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Published 15 August 2022

Shining a light on Mount Erebus’ deep magmatic system

U.S. Principal Investigator geophysicist Phil Wannamaker (left) and New Zealand Principal Investigator geophysicist Graham Hill (right) finalize a magnetotelluric sounding site near Erebus’ crater rim while holding the flags of the U.S. Antarctic Program

Antarctica’s round-the-clock summer sunlight enables blue-skies research both above and below the earth’s surface

Antarctica has long drawn explorers and scientists to investigate the icy continent, from the heroic feats of the first expeditions by James Ross, Roald Amundsen, Robert Falcon Scott and Ernest Shackleton to the far more comfortable efforts by scientists of today. Mount Erebus, which holds a unique place culturally in New Zealand, and the companion volcano Mount Terror (dormant) were named after the exploring ships of Sir James Ross, who discovered them and the Transantarctic Mountains in 1841. Erebus was first ascended by Sir Ernest Shackleton and party in 1908, and today is regarded as a key piece in the puzzle for understanding global volcanism and the ascent of magma from the deep mantle.

Hill, Uhlmann and Wannamaker stand beside a helicopter on snowy Mt Erebus

(L-R) Graham Hill, mountain guide & geologist Danny Uhlmann, and Phil Wannamaker on the southern flanks of Mount Erebus. Photo credit, Danny Uhlmann

Mount Erebus is an example of a CO2-rich rift volcano and, as such, is one of the world’s few volcanos to have a lasting lava lake at its summit crater. Continental rifting happens as Earth’s crust and mantle are pulled apart either by distant plate boundary forces or by upwelling plumes from great depth. Rift volcanoes stand in stark contrast to the more common arc volcanoes, which occur at subduction margins where one tectonic plate descends beneath another, like those around the Pacific Ring of Fire. Arc volcanoes are typically water-rich due to contributions from the subducting oceanic crust and overlying sediments, and this water prevents their magmas from reaching the surface. As arc magmas ascend and the overlying pressure is reduced, the water becomes supersaturated and flashes out, sometimes explosively as occurred at Mount St Helens in 1980. The remaining “dehydrated” magma stalls in place, typically around 5 km below the earth’s surface.

Stodt, Wannamaker and Hill set up equipment on snowy Mt Erebus

With Mount Erebus in the background, Dr. John Stodt, Phil Wannamaker, and Graham Hill set up a magnetotelluric sounding site in the Windless Bight area of Ross Island. Photo credit, Danny Uhlmann.

To better understand the relatively peaceful ascent of rift magmas all the way to the surface, in this Marsden-funded project Dr Graham Hill (University of Canterbury, Czech Academy of Science), Professor Phil Wannamaker (University of Utah) and colleagues used a method called magnetotelluric (MT) sounding to image the Earth’s structure approximately 100 km beneath Mount Erebus. MT sounding uses natural electromagnetic waves generated by the sun and lightning. Most such waves travel through the air, but a portion penetrate the Earth, scatter off rock structures and return to the surface where they can be measured by sophisticated volt meters. As the electromagnetic waves pass through Earth’s interior, they travel faster or slower depending on the extent to which rock and other material conducts or resists electricity. Magma is conductive, so it can be detected by this technique.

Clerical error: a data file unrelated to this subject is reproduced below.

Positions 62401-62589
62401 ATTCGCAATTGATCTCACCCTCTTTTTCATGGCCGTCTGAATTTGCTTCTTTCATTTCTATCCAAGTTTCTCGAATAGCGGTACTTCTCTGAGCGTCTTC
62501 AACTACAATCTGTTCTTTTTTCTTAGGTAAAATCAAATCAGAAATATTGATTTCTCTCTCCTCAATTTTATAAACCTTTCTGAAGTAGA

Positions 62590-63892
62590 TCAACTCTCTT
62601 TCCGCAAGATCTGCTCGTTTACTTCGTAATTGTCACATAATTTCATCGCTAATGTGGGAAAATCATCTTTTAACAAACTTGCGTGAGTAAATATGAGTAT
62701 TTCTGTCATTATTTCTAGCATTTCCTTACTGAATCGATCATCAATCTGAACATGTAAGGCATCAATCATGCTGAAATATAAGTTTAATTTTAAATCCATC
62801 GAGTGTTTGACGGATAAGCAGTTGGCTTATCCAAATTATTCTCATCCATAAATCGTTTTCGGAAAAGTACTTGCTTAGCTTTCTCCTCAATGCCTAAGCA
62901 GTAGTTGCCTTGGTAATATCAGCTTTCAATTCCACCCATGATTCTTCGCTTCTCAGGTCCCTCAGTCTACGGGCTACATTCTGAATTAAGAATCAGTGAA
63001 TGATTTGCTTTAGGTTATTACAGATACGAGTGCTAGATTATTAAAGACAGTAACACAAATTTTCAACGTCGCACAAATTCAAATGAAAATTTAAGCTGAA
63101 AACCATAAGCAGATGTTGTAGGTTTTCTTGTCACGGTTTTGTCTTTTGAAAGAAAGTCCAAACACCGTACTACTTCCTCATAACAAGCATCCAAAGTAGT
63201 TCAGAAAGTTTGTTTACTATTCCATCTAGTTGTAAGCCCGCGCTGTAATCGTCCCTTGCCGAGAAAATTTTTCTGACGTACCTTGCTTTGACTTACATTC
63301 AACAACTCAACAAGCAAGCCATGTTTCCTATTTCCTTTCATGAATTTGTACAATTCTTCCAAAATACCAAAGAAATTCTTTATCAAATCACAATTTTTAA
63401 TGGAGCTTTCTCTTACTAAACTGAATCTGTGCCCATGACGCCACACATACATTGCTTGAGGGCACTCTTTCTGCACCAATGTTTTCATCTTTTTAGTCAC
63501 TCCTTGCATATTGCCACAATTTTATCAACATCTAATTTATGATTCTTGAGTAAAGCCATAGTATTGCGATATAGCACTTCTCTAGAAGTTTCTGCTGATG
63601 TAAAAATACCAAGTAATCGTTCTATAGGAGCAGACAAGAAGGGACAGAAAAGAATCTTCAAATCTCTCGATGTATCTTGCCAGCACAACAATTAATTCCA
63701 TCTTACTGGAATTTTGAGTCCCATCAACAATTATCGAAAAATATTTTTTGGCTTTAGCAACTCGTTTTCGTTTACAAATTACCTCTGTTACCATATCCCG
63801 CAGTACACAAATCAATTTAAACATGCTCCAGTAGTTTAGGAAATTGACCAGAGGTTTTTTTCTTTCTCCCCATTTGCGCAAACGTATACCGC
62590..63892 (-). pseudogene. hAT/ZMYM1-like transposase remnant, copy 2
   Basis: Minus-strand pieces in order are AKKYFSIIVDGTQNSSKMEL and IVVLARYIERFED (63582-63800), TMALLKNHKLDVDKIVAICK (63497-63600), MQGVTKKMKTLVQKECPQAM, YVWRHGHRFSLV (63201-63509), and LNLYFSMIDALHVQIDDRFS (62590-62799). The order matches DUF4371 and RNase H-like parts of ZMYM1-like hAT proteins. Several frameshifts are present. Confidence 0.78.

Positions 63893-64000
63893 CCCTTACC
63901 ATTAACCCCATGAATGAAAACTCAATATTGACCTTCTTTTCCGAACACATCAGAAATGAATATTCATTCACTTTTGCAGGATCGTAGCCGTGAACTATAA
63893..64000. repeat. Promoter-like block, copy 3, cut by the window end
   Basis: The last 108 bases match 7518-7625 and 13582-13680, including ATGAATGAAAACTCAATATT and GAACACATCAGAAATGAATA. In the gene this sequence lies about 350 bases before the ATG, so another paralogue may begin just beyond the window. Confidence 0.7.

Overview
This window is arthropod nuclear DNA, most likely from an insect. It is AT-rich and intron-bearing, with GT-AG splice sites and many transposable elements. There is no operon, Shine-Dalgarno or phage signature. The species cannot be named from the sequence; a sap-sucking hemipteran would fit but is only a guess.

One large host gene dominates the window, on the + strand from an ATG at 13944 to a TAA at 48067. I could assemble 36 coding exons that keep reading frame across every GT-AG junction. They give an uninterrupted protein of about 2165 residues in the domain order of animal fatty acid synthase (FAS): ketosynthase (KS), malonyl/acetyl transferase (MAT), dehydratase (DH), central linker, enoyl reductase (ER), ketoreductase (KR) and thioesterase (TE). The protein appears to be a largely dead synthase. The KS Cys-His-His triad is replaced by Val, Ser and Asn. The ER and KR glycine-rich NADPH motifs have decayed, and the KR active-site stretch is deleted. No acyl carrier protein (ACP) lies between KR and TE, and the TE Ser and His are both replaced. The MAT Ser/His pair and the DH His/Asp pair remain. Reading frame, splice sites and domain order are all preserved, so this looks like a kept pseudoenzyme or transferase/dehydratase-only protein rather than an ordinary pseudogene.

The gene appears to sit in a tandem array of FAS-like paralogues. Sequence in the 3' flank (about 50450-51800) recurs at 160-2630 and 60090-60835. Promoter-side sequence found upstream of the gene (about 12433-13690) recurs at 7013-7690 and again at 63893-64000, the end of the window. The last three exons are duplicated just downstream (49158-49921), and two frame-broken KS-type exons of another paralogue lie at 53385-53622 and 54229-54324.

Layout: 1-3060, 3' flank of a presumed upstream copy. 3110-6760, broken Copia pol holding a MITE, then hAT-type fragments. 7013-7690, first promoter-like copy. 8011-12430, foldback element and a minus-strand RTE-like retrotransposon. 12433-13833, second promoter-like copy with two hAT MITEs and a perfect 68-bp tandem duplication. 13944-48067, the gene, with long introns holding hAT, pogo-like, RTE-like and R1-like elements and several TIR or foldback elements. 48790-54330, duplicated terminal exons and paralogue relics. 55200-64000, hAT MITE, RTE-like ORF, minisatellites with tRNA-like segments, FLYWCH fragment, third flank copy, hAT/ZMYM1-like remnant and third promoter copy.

Graham Hill checks an MT site near Cape Evans, Ross Island

Graham Hill checking an MT site near Cape Evans on Ross Island with the Transantarctic Mountains in the background. Photo credit, Danny Uhlmann.

Over three Antarctic summer field campaigns (2014-2017), 129 MT sites were measured around Erebus’ Ross Island. Each site required a ground footprint of ~150 × 150 m and necessitated a multi-faceted, international field team of scientists and mountaineers led by IFMGA guide Danny Uhlmann. Electromagnetic observations from all the stations were modelled to generate an image of the magmatic pathway beneath the island and its volcanoes.

Aerial photo of 150x150m MT sounding system in the snow

Aerial photo of a magnetotelluric sounding system on the edge of a crevasse field illustrating the 150 × 150 m footprint. Photo credit, Danny Uhlmann.

Recently published results in Nature Communications (https://doi.org/10.1038/s41467-022-30627-7) show a steep magma conduit that originates in the upper mantle and extends continuously through shallow crustal depths right up to the crater lake. The conduit undergoes a pronounced turn in the deep crust (at ~10 km depth), which is interpreted as a structural fault ‘valve’ that controls the episodic ascent of magma and CO2 to higher levels.

Erebus' cylindrical magma conduit extends from the upper mantle all the way to Erebus' summit crater, narrowing to a tip at the surface. Inset show the gases and minerals of the upper 30km.

A: 3D visualization from the magnetotelluric scan of Erebus’ interior showing the magmatic conduit and its inferred crustal fault valve at the prominent lateral turn (red is the most conductive and magma rich). B: Depiction of magmatic processes conjectured to be occurring in the upper magmatic core zone with rising bubbles of CO2 and characteristic mineralogy at each depth. Illustration from the paper.

These results not only image the magmatic pathway for this type of volcano but helps us better understand the scale, volume and controls on CO2-rich gas transport from the mantle. This work adds another piece to the puzzle of global volcanism and betters our understanding of the links between the deep earth and our atmosphere.

Additional information: Learn more about this feildwork from our 2017 update

Additional information: Go to the article in Nature Communications